Is IPK the real deal?

Over the last few years, the credibility of a pitcher’s win as a telling statistic has come into question. People have started to realize that there are so many factors that have to be taken into account during the course of a baseball game that a starting pitcher doesn’t necessarily control how a game turns out. So when people look at Ian Kennedy and see that he 19-4, there is a mixed reaction.

Kennedy obviously has a great chance of putting together the first 20-win season of his young career, but is he really as good as he sounds? Since he has accomplished this while pitching in the National League West, many would say no and would like to see him do the same thing in the American League. But actually, he would probably still be very solid option, even outside of the desert.

I’m not saying IPK would not be good anywhere else, but he definitely wouldn’t be an ace in the AL and there are numbers to back that up. First of all, his rather low groundball rate (39 percent) probably wouldn’t play well to the big lineups that include designated hitters. He has also been flirting with some disaster, pitching to an 80.4 percent left on base rate, something I’m not sure is sustainable. This is high, even for him. And as far as the wins go, 14 have come against teams with records below .500 and eight have come against the Giants, Padres and Dodgers.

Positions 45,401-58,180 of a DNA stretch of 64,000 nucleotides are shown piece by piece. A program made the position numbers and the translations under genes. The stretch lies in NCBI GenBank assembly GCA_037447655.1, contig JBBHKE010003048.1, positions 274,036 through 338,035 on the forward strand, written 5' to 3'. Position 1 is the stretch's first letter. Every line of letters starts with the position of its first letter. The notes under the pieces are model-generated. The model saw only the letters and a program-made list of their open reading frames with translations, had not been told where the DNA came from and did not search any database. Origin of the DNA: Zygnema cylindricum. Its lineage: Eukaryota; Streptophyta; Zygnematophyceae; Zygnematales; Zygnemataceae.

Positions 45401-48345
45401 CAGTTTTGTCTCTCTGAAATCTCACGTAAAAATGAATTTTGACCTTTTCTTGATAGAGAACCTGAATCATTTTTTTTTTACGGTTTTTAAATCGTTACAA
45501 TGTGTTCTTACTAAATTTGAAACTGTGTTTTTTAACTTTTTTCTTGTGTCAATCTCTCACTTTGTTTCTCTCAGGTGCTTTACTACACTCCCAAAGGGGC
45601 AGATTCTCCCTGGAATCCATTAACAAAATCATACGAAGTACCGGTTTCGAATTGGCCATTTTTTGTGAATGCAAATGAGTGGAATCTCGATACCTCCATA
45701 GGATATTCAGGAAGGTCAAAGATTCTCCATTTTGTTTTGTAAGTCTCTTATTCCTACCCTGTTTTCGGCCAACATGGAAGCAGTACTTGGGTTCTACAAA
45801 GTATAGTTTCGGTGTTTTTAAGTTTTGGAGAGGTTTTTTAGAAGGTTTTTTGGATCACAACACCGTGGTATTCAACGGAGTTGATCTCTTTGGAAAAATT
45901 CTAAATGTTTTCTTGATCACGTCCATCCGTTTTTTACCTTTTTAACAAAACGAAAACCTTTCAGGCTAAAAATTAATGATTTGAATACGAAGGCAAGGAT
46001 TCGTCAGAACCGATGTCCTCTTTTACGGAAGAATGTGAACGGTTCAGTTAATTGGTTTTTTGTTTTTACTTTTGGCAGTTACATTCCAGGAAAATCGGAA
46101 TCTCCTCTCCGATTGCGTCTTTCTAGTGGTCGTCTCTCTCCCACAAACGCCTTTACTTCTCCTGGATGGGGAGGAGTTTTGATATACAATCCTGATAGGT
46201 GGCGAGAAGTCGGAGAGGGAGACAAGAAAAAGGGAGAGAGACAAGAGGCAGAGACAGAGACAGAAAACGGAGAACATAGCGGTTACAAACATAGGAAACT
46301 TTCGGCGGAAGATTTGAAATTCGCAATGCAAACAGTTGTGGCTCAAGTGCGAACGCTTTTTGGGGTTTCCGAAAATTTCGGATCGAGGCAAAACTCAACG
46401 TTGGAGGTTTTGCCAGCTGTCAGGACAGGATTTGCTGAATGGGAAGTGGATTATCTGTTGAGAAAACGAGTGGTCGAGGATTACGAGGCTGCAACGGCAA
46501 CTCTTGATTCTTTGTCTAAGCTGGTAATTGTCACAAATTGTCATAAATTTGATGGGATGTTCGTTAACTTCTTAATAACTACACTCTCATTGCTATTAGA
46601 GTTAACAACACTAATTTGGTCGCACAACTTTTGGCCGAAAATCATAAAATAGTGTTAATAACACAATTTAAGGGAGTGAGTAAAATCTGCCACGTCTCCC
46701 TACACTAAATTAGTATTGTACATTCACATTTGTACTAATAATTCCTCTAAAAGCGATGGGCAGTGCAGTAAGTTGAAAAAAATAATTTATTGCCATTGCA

Also, he has changed his approach this season and has gone very fastball-heavy. This is a good approach in a weak division that doesn’t have a lot of big hitters, but probably wouldn’t work too well against very good hitting teams. It allows him to pitch to a little more contact, work more economically and go deeper into games. The fastball has also been a much more effective pitch than it has been in the past, as he has posted a 31.1 wFB (-0.8 in 2010).

It also helps that a very good team backs him. Arizona leads the NL in ISO (.166) and UZR (56.6), the D-Backs are fourth in stolen bases (115), and they’re third in slugging percentage (.417). As I said before, there are other factors that go into a pitcher’s win besides his performance and this is one of them. Phil Hughes’ 2010 season is very comparable because the inputs are very similar.

This doesn’t necessarily mean he would be helpless in another division or in the other league. He has been something of a workhorse, pitching more than 200 innings in a season for the first time in a career and he still has a few starts left. Also, although he has been pitching to a little more contact, his strikeout rate has gone up a little bit (7.93 per nine innings) while he’s walking one fewer per nine. He has also become less susceptible to the homer, lowering his rate from 1.21 per nine to 0.85.

His peripherals are very good, there’s no doubting that, and a change in scenery probably wouldn’t make his numbers too much worse. He would probably wind up being around 80 percent of what he is now and I could see him being very solid middle-of-the-rotation guy in the American League. The question is whether we will ever be able to see what he’s really made of.

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